Visitors look at an Emirates airline's Airbus A380 dislayed at the Dubai Airshow on November 9, 2015. (MARWAN NAAMANI/AFP/Getty Images)

The United States lifted a ban Wednesday that required laptops and other electronic devices to be put in the luggage when flying on Emirates Airlines and Turkish Airlines. U.S. Homeland Security introduced the ban in March over concerns that the large devices could be used to smuggle explosives into the cabins of planes.

"Emirates has been working hard in coordination with various aviation stakeholders and the local authorities to implement heightened security measures and protocols that meet the requirements of the U.S. Department of Homeland Security's new security guidelines for all U.S. bound flights," the airline said in a statement Wednesday.

The ban was put in place in March and restricted items such as laptop computers, tablets, cameras, travel printers and games bigger than a phone.

READ: Laptop Ban: U.S. Lifts Carry-On Laptop Restriction For Abu Dhabi Airport

The ban has affected foreign-carrier planes flying from 10 countries to America: Amman, Jordan; Cairo; Istanbul; Jidda and Riyadh in Saudi Arabia; Kuwait City; Casablanca, Morocco; Doha, Qatar; and Dubai and Abu Dhabi in the United Arab Emirates. Approximately 50 flights flying into America were affected each day, according to the New York Times.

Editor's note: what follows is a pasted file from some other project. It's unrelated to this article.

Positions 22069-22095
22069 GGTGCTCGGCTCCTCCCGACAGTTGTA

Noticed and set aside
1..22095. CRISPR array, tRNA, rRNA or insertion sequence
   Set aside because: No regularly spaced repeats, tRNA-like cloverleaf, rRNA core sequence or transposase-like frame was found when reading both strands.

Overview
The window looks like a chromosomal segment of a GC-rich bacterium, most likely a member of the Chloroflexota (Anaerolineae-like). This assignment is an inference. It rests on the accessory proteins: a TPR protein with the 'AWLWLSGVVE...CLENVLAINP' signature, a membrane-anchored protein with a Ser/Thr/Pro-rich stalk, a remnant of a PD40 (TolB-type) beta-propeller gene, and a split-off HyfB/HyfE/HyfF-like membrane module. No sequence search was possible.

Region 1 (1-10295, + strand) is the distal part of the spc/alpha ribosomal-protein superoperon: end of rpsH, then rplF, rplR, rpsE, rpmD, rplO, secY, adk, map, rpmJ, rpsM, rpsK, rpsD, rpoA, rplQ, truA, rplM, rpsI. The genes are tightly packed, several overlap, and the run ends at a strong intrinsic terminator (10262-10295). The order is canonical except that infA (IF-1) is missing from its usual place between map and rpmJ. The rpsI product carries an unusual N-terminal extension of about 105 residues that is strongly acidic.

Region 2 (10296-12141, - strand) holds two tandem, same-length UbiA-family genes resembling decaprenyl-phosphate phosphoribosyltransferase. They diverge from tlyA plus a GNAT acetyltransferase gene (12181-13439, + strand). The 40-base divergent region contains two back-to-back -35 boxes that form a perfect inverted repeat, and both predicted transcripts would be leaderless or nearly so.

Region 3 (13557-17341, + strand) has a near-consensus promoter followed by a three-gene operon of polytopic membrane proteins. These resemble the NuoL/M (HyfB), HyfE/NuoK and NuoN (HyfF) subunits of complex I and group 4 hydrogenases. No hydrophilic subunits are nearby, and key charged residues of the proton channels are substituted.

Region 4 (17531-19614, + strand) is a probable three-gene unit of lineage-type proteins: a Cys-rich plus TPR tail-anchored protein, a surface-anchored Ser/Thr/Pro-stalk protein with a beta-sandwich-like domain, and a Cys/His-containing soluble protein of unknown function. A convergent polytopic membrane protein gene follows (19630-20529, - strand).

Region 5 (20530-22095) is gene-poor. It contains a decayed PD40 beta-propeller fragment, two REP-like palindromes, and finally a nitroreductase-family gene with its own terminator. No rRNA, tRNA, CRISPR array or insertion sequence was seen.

Last week, Trump's "watered-down" travel ban went into effect after a contentious Supreme Court ruling which said that there should be a test to make a "credible claim of bona fide relationship" with either an entity — like a school or a job — or a person living in the U.S.

If a passenger can't establish a credible claim, they are banned for 90 days if you are from Libya, Syria, Iran, Somalia, Yemen and Sudan, and 120 days if you are a refugee from any country, according to a report by CNN.

This is a revised version of the ban that the Trump administration has been trying to implement since Feb. 1 when Trump signed the executive order to suspend the entry of those from seven Muslim dominant countries: Iran, Iraq, Libya, Somalia, Sudan, Syria, and Yemen.

A week before the announcement from Turkish Airlines, Homeland Security Secretary John Kelly announced that there would be new aviation security measures that would impact overseas airports that have direct flights to the United States, warning that the threat has "not diminished," according to CNN.

"The threat has not diminished. In fact, I am concerned that we are seeing renewed interest on the part of terrorist groups to go after the aviation sector," Kelly said on June 28.

READ: Supreme Court Upholds Travel Ban Partially, Trump Calls Decision 'A Clear Victory For National Security'

When it was announced that Turkish Airlines was going to be lifted from the ban, the airline posted on Twitter: "#WelcomeOnBoard to our U.S.-bound flight. Please fasten your seatbelts and enjoy your own electronic devices."

Emirates Airlines also tweeted: "Effective immediately laptops & electronic devices can be taken on board all Emirates flights from Dubai to the US."

A separate electronics ban on flights from Turkey going to the U.K. is still in effect.